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Learn everything you need to know about voting in the upcoming election, including how to vote in person or through the mail as well as local candidates' positions on various issues and why they think you should vote for them.

FAQ: What College Students Should Know About Voting In North Carolina

Clay Banks

Plenty of college students express concerns about voting during this general election, especially when so many students participate in remote learning due to the COVID-19 pandemic.

The North Carolina State Board of Elections has offered guidance for students who are planning to vote.

Registration And One-Stop Voting

College students can register and vote in the county where they go to college if they are physically present in the college community and have no intention to return to their parents’ or guardians' home address.

If a student registers at their college address, that registration cancels any previous registration.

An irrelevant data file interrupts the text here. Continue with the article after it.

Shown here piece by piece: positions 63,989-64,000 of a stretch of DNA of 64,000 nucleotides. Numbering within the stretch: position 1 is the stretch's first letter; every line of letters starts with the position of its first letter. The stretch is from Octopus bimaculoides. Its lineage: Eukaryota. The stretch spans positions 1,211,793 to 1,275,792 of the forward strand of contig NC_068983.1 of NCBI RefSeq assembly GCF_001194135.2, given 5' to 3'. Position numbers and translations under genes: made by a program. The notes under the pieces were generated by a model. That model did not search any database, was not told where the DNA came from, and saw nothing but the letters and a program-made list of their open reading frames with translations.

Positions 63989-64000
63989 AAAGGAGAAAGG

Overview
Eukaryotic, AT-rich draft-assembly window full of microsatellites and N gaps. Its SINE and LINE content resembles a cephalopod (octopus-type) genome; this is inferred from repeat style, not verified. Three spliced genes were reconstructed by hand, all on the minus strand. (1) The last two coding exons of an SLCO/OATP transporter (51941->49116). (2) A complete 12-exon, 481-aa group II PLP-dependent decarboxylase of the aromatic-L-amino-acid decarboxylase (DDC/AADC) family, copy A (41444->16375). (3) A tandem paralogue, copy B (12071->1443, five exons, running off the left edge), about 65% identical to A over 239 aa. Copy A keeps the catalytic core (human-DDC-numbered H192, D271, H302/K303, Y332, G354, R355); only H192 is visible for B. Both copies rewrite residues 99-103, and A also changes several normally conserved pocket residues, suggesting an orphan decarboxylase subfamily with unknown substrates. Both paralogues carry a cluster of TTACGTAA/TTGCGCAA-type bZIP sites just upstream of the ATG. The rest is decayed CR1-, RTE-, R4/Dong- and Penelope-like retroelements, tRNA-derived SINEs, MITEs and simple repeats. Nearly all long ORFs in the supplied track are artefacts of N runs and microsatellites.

Registration at a one-stop site during the early voting period requires voters to provide proof of address. This includes a current college and or university photo identification card paired with:

  • Any document from the college containing the student's name and on-campus housing address or facility name, or;
  • A current roster prepared by the college and or university and transmitted to the county board of elections office lists all the students residing in campus housing facilities.

Absentee Voting

Students who are temporarily living away from the residence they are registered to vote but intend to return are not considered to have lost their place of residence. This address will remain their address for voting purposes.

A student who is registered to vote at a campus address but has not requested an absentee ballot can do so on the board's website via the North Carolina Absentee Ballot Request Form. The student may have their ballot sent to the address of their choosing.

Board officials said that students at colleges and universities should request their ballot to be sent to an address where they know they will receive it.

"We want to ensure all eligible voters have the information they need to successfully cast their ballot in this important election during these unique times," Karen Brinson Bell, executive director of the North Carolina State Board of Elections, said in a statement.

More information about voting as a college student in North Carolina can be found here.